FIG. 8A is a top elevational view of a cheek pad that surrounds the attaching arm of the face plate to protect the patient's cheeks.

FIG. 8B shows the cheek pad of FIG. 8A and its relative position with respect to the attaching arm before the hook and loop fastening system of VELCRO(™) straps are folded over

DETAILED DESCRIPTION OF THE INVENTION

Reference will now be made to the drawings in which the various elements of the present invention will be given numerical designations and in which the invention will be discussed so as to enable one skilled in the art to make and use the invention. It is to be understood that the following description is only exemplary of the principles of the present invention, and should not be viewed as narrowing the claims which follow.

It is useful to have an overview of the present invention before delving into the detailed description of the preferred embodiment. Accordingly, it is observed that the present invention advantageously provides features of an endotracheal tube holder which are uniquely adapted to the special needs of a neo-natal patient. However, these special adaptations are also applicable to young children or adult patients. Therefore, the principles described hereinafter find application to patients of any age group. Nevertheless, the advantages of the present invention will be described from the perspective of the special needs of the neo-natal patient.

The advantageous features to be described are designed with the purpose of safeguarding very sensitive bone and tissue of a neo-natal patient. However, even though neo-natal patients are particularly vulnerable, everyone undergoing medical care appreciates careful handling. It is unfortunate that patients sometimes suffer injuries as a result of the care they are receiving. The injuries are typically considered to be unavoidable.

The presently preferred embodiment of the present invention is designed to accomplish the same purposes as the medical equipment it is designed to replace, while at the same time, and provide a new level of comfort and protection against the injuries that the medical equipment can cause.

FIG. 1 is provided as an overview of the general operation of the presently preferred embodiment of the present invention. This figure shows that the invention is comprised of three separate components which are combined to create an attachable endotracheal tube holding system. In this view, the components are shown in perspective to better illustrate the relationships between them.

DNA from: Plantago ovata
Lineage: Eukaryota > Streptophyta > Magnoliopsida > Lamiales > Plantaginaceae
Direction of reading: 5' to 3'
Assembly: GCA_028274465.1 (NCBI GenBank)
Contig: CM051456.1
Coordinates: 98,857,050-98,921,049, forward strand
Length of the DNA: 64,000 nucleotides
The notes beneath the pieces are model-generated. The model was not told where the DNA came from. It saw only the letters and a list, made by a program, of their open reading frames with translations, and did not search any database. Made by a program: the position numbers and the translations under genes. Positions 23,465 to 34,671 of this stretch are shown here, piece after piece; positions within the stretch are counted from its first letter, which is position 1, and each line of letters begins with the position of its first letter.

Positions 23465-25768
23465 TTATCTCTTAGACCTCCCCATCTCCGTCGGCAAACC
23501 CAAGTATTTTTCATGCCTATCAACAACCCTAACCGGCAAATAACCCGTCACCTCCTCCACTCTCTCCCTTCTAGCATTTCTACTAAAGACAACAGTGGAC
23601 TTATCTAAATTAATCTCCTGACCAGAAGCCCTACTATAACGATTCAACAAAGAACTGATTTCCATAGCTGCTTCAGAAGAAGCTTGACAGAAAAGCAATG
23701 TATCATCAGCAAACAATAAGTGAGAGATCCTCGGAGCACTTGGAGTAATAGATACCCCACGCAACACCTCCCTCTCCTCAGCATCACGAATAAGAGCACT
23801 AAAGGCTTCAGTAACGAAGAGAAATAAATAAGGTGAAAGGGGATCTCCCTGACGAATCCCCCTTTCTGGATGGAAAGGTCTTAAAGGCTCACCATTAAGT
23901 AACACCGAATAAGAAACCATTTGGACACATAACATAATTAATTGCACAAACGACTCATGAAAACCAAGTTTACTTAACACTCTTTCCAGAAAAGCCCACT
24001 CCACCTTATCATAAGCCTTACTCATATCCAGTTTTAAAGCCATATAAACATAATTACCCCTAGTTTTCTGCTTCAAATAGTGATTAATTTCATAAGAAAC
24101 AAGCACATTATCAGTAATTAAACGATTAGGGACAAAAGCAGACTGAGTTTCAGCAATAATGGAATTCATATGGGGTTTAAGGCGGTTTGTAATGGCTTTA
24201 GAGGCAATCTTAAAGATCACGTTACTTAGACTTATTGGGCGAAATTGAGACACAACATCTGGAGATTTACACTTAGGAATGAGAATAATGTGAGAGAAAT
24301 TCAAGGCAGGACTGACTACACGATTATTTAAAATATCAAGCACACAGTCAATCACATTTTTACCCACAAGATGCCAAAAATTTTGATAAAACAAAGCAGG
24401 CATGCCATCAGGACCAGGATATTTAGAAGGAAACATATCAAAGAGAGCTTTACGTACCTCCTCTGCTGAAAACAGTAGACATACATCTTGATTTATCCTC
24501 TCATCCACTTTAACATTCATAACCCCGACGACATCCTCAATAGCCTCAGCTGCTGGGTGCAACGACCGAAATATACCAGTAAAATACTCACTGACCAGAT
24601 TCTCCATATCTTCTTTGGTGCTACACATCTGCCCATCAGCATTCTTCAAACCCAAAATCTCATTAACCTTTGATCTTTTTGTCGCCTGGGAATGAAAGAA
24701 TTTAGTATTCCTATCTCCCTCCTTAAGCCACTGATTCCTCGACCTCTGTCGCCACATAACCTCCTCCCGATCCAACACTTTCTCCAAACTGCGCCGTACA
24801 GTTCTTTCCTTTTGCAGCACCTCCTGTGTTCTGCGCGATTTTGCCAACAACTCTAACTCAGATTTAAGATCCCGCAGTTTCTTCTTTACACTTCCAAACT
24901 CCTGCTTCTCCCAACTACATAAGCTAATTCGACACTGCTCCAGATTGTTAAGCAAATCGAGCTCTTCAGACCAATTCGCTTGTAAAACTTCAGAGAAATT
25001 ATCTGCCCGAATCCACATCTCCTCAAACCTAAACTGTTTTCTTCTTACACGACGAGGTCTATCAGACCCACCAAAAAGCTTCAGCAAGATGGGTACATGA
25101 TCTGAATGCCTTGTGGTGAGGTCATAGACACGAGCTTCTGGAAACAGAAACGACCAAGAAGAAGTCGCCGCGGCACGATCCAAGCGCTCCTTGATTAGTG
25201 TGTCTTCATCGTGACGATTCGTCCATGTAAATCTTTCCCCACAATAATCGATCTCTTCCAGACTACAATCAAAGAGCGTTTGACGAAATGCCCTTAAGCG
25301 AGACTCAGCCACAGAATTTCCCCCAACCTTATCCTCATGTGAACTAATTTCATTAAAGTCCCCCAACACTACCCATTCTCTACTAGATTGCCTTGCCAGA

The first component is the arcuate face plate 12 of the endotracheal tube holder 10 which forms the framework of the endotracheal tube holding system. The face plate 12 is comprised of a semi-flexible arcuate material which conforms to the curvature of a patient's face at the mouth, and extends backwards along the patient's cheeks. The face plate 12 has a U-shaped receptacle 14 centered in a midpoint of the face plate 12. The open end of the U-shaped receptacle 14 is open upwards relative to the face plate 12.

The face plate 12 also has two attaching ends 16. The attaching ends 16 are each designed to receive attachment straps 18, the ends of which are partially shown in FIG. 1. In this presently preferred embodiment, the attachment straps 18 are coupled to slots 20 in the attaching ends 16 by The hook and loop fastening system of VELCRO(™). The U-shaped receptacle 14 is made of a generally rigid material, but is sufficiently flexible so as to allow a tube holding member 22 to slide therein and snap securely into place.

The tube holding member 22 is designed to open along its length, allowing an endotracheal tube 24 to be disposed therein, and to then be closed tightly around the endotracheal tube 24, leaving sufficient space for air or other fluids to pass therethrough. The tube holding member 22 is then disposed within the U-shaped receptacle 14 and held securely.

The endotracheal tube 24 is inserted into the patient's trachea, and the endotracheal tube holder 10 is positioned on the patient's face in front of the mouth. The attachment straps 18 are then coupled to the face plate 12 and adjusted so as to pull the face plate 12 gently but firmly against the patient's mouth so that the endotracheal tube 24 cannot be dislodged from the patient's trachea.

More detailed figures of the components described generally in FIG. 1 will enable the user to better understand the specific benefits of the endotracheal tube holder 10 described above.

FIG. 2A is a front profile elevational view of the face plate 12. It is apparent that the U-shaped receptacle 14 has two upper lips 26 which help to retain the tube holding member 22 (FIG. 1) after it is inserted.